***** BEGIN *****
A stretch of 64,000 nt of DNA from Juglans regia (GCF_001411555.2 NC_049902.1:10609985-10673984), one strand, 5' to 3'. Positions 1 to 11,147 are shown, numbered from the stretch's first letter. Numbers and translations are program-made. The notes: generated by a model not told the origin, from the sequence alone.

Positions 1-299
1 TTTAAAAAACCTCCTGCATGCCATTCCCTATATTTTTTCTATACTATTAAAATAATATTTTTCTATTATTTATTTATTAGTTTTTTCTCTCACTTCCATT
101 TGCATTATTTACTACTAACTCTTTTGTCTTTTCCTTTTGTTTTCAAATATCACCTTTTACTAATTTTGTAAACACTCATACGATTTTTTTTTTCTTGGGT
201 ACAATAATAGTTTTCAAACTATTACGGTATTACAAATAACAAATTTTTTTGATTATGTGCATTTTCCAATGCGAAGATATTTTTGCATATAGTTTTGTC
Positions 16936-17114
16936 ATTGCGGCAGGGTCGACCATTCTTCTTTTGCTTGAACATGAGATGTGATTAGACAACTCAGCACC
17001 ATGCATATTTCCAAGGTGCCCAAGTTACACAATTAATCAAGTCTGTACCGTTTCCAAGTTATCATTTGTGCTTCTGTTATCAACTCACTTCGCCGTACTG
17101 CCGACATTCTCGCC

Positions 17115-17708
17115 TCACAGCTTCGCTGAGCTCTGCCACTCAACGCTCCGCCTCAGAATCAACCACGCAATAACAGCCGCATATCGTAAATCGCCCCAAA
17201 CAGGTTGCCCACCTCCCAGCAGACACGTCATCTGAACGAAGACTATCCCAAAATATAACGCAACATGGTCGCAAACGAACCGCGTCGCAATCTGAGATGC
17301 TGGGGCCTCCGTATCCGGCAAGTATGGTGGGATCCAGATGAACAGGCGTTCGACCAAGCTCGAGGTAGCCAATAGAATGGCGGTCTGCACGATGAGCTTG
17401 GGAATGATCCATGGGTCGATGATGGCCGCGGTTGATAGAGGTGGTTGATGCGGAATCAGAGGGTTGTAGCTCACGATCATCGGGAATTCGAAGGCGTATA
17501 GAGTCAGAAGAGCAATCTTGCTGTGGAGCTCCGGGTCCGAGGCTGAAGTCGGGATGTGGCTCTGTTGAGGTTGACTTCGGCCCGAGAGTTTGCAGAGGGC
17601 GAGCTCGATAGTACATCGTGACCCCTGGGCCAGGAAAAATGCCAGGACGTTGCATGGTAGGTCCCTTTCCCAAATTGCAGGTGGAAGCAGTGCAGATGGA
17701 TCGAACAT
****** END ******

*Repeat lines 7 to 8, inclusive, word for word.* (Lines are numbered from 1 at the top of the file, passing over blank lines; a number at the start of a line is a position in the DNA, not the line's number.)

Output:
16936 ATTGCGGCAGGGTCGACCATTCTTCTTTTGCTTGAACATGAGATGTGATTAGACAACTCAGCACC
17001 ATGCATATTTCCAAGGTGCCCAAGTTACACAATTAATCAAGTCTGTACCGTTTCCAAGTTATCATTTGTGCTTCTGTTATCAACTCACTTCGCCGTACTG